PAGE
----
This makes sense to me, especially if university endowments are going to operate under the umbrella of charitable status. But even if they want to continue to chase absolute returns, it’s clear that the endowment model massively overestimated their appetite for illiquid assets. The idea was that because they’re investing with the longest conceivable time horizon, they can put a lot of their money into highly illiquid investments. But then they got bit by the fact that their universities were naturally likely to fall back on endowment monies at precisely the point at which illiquid markets seize up completely. Endowments should be countercyclical buffers, when it comes to universtity finances, not pro-cyclical exacerbators of financial crises.

And they should also be a lot more transparent than they are. Writes Humphreys:

When reported, school-specific data are nonstandardized, inconsistent, incomplete and fragmentary, and scattered across municipal, state, SEC and IRS filings, incommensurable annual reports, and costly proprietary financial databases unavailable to the general public.

There’s no excuse for this. Let’s force endowments to standardize their public reports, and show, rather than tell, just what their highly-paid employees are doing to deserve all their millions of dollars in remuneration. And let’s force them, too, to spend a lot more time concentrating on liquidity risk management, and to cast a skeptical eye on the amount of leverage that these institutions really need. Humphreys finds, for instance, a 2007article by Geraldine Fabrikant about Jack Meyer, containing this astonishing number:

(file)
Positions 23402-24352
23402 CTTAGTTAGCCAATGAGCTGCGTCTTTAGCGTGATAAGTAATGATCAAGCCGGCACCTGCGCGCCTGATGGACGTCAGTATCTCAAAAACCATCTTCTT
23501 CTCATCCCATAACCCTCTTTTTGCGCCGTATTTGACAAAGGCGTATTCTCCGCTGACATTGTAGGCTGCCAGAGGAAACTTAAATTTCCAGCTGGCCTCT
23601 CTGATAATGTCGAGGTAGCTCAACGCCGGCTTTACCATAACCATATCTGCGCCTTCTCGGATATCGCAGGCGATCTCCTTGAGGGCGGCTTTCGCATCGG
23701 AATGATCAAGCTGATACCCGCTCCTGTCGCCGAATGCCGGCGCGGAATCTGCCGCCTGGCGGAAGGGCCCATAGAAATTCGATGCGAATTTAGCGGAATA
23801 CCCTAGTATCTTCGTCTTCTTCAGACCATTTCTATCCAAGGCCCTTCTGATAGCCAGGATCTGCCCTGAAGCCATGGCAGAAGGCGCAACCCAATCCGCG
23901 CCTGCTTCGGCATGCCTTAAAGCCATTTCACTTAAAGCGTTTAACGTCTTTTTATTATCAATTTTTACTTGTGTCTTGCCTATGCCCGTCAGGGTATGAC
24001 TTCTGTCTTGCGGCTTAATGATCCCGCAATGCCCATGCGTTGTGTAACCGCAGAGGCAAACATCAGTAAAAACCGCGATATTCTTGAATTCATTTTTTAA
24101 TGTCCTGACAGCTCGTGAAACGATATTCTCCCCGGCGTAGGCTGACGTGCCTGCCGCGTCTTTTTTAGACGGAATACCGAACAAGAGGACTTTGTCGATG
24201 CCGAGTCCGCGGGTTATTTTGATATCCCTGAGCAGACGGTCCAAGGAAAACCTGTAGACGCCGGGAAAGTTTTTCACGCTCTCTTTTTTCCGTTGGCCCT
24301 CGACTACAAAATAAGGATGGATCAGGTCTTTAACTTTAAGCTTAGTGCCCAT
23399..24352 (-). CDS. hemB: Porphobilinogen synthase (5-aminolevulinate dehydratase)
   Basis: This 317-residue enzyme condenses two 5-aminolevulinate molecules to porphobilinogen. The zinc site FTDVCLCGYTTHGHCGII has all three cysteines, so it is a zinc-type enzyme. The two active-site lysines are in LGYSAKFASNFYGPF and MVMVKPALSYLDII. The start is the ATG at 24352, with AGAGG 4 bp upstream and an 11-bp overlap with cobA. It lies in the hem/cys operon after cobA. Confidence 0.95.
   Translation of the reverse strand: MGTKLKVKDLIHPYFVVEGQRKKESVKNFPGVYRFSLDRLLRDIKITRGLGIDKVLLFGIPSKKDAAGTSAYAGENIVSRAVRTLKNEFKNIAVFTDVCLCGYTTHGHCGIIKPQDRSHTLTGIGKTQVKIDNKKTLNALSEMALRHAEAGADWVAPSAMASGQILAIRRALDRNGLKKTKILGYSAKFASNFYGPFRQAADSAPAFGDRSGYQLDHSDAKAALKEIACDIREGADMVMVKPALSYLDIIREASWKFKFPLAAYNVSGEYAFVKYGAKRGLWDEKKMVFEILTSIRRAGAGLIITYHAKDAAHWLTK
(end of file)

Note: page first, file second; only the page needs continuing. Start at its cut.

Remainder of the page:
When Mr. Meyer and his team were at Harvard, the endowment was known for making money by betting on small pricing differences between different kinds of securities.

For example, Mr. Meyer and his team might capitalize on the price difference between new Treasury issues and older ones. And to magnify gains, they would leverage those bets as much as 15 to 1.

That sounds very much like LTCM to me, and I think everybody can agree that we don’t want university endowments to be LTCM. And I’m not sure that it’s at all possible, with hindsight, to justify these kind of salaries:


It’s true that if you want massive returns on your endowment, you’re likely to end up paying massive salaries to the people who manage it. But you’re also likely to start spending future endowment gains you don’t yet have, and end up with a billion-dollar hole in the ground. It’s good for universities to be ambitious. But not if their ambitions expand to the point at which they feel the need to start selling off their own donated art just to keep the lights on.


I attended a public university with an endowment of $35m and annual state funding of ~$50m (FY09). Although not a great light of Western civilization, it specializes in producing competent teachers and useful graduates in physical sciences. It has a total enrollment of almost 12,000, coincidentally about the same as Harvard, so it is possible to educate the same number of students for what Harvard paid just to manage its endowment (this ignores facility costs and tuition, but Harvard has much to be ashamed of on both accounts). I agree that no sane argument can be made that this is a charitable educational endeavor.